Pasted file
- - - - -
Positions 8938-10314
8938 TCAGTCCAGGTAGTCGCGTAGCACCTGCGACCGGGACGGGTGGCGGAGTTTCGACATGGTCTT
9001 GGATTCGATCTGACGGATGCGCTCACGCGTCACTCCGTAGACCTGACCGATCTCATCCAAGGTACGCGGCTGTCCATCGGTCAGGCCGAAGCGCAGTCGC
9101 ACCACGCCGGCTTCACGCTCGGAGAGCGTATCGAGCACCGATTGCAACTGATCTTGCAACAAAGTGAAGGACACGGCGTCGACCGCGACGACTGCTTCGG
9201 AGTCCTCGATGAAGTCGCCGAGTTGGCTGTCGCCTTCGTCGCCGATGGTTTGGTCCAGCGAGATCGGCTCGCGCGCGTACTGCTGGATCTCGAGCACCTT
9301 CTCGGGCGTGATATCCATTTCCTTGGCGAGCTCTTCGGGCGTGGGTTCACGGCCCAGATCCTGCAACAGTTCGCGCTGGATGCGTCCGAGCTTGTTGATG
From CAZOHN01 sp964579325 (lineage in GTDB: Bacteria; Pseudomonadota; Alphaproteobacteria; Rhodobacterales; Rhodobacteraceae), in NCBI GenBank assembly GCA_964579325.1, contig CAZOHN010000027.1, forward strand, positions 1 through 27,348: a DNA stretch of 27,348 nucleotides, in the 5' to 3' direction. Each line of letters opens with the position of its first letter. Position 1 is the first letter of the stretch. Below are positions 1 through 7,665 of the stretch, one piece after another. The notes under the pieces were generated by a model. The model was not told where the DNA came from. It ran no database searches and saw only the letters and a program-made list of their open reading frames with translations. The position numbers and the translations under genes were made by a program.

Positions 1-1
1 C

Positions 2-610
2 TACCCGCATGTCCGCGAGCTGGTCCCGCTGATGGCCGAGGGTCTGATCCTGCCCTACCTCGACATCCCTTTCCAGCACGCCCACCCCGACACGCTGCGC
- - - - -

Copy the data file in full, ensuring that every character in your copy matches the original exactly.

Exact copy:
Positions 8938-10314
8938 TCAGTCCAGGTAGTCGCGTAGCACCTGCGACCGGGACGGGTGGCGGAGTTTCGACATGGTCTT
9001 GGATTCGATCTGACGGATGCGCTCACGCGTCACTCCGTAGACCTGACCGATCTCATCCAAGGTACGCGGCTGTCCATCGGTCAGGCCGAAGCGCAGTCGC
9101 ACCACGCCGGCTTCACGCTCGGAGAGCGTATCGAGCACCGATTGCAACTGATCTTGCAACAAAGTGAAGGACACGGCGTCGACCGCGACGACTGCTTCGG
9201 AGTCCTCGATGAAGTCGCCGAGTTGGCTGTCGCCTTCGTCGCCGATGGTTTGGTCCAGCGAGATCGGCTCGCGCGCGTACTGCTGGATCTCGAGCACCTT
9301 CTCGGGCGTGATATCCATTTCCTTGGCGAGCTCTTCGGGCGTGGGTTCACGGCCCAGATCCTGCAACAGTTCGCGCTGGATGCGTCCGAGCTTGTTGATG
From CAZOHN01 sp964579325 (lineage in GTDB: Bacteria; Pseudomonadota; Alphaproteobacteria; Rhodobacterales; Rhodobacteraceae), in NCBI GenBank assembly GCA_964579325.1, contig CAZOHN010000027.1, forward strand, positions 1 through 27,348: a DNA stretch of 27,348 nucleotides, in the 5' to 3' direction. Each line of letters opens with the position of its first letter. Position 1 is the first letter of the stretch. Below are positions 1 through 7,665 of the stretch, one piece after another. The notes under the pieces were generated by a model. The model was not told where the DNA came from. It ran no database searches and saw only the letters and a program-made list of their open reading frames with translations. The position numbers and the translations under genes were made by a program.

Positions 1-1
1 C

Positions 2-610
2 TACCCGCATGTCCGCGAGCTGGTCCCGCTGATGGCCGAGGGTCTGATCCTGCCCTACCTCGACATCCCTTTCCAGCACGCCCACCCCGACACGCTGCGC